On paper, Wayne Barrett seemed to be in over his head. The middleweight kick boxer stepped into a headline bout in his adopted city of New York against seasoned veteran and Glory tournament middleweight champ Joe Schilling in what would be just his fourth pro fight.
Barrett lived up to the stage, however, and shocked the world by winning a thrilling decision over Schilling. The fighter was proud to show the world what he was capable of.
“Definitely, man. It was one of my goals to show everybody that you don’t have to necessarily follow a record. Just because someone has been doing something for longer than you doesn’t mean that they are better than you,” he tells Cagewriter.
“Fighting and talent are things where, if you have them, you have them and no one can take them form you. If you are dedicated and put effort in, you can do well.”
Even so, Barrett is happy to be a more experienced fighter heading into this weekend’s Glory middleweight tournament in Los Angeles. As he readies to hopefully fight and win three times in a single night, Barrett says that he is a much improved kick boxer than he was in late 2013.
“I learned a lot that first time being on the big stage,” he says of that Madison Square Garden main event against Schilling.
“That was the first time being in the main event as a professional. I grew a lot. Heading into it, people had a lot of opinions and Joe is the master at talking. All that helped me to see what I was made out of and to understand what it takes to be on a big stage.I had never experienced it before and fighting is eighty percent mental. I was green.
“Physically, I truly believe that anyone can do fighting. But, mentally, I’ve grown. It happened in my home town and the effect of that was overwhelming. Even in the fight, you can see it. In the second round, I went crazy when I thought I had him hurt. This time, I know that feeling of getting someone hurt and I will have more composure. It’s a fight. I just have to relax and don’t go crazy.”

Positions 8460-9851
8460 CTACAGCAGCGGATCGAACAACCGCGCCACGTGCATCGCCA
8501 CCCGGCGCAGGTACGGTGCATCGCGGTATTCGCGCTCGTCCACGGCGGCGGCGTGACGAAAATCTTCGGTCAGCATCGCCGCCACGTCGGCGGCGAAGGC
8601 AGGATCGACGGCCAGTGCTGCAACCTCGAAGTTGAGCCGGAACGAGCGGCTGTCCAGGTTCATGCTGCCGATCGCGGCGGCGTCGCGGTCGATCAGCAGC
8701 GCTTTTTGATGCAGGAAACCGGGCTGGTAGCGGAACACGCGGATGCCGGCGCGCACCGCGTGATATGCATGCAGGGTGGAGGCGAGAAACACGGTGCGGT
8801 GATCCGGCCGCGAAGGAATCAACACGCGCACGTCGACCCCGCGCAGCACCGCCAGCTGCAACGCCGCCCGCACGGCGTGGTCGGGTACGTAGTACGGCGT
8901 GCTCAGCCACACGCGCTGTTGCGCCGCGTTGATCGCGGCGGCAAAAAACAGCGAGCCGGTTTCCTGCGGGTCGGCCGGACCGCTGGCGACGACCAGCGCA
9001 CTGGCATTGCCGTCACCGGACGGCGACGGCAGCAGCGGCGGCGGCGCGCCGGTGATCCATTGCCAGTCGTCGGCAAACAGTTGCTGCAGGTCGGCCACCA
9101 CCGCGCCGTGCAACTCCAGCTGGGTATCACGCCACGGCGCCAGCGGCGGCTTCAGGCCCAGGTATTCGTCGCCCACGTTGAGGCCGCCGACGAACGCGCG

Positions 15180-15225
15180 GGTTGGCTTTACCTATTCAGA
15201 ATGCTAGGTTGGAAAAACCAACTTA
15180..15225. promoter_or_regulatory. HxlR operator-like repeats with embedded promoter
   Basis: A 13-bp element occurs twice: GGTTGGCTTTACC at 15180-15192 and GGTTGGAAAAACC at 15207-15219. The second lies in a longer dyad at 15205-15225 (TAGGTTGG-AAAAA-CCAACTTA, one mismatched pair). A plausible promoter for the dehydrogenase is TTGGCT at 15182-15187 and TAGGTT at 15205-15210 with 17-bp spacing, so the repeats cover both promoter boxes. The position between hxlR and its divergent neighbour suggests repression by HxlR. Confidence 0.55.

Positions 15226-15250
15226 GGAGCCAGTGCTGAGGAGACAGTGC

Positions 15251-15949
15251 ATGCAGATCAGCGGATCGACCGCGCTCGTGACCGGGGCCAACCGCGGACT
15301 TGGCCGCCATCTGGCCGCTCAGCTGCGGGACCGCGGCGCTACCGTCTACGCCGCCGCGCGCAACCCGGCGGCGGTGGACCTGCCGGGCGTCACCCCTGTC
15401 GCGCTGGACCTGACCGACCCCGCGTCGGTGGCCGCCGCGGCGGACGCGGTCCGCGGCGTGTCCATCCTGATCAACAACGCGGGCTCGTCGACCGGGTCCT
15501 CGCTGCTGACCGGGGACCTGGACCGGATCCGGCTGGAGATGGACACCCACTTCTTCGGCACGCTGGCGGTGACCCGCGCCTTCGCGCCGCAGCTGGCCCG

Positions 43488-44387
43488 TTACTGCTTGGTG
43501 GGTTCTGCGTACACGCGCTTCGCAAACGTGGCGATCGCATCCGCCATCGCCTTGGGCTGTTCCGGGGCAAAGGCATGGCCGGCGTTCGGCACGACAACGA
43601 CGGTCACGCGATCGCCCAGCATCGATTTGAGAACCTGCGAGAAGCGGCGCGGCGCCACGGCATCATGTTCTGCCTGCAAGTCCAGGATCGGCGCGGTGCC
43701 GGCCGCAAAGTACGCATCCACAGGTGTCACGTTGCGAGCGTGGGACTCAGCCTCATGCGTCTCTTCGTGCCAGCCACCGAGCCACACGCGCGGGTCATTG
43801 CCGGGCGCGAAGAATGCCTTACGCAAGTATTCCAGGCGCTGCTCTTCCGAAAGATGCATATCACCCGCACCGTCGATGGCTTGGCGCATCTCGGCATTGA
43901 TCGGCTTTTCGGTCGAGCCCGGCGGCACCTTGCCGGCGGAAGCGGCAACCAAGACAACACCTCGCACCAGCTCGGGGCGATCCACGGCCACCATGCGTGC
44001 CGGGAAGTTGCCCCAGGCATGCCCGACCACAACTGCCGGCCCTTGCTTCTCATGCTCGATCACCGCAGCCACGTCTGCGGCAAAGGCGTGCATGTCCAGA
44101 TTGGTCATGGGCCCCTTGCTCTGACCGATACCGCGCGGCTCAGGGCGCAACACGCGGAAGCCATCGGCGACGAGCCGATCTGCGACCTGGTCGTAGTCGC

Barrett and his fellow Glory Last Man Standing middleweight tournament participants have a mountain of a task in simply not going crazy while staring the prospect of fighting three times in a single night July 21. Barrett says that his team prepared him by mimicking what the night will be like, in training, as best they could throughout camp.
“I’ll definitely be fighting three times in one night,” he says.
“The biggest thing in preparation was just trying to mimic the tournament. I would go in there, sparring, get some guys to push me as hard as they could. Then, we take a break to get the heart rate down, and then go again. That’s how it is going to be that night. We did longer rounds some times, we did extra rounds.
“It is just about being smart. This whole tournament is about brains and I plan on being the smartest man in the ring the whole night.”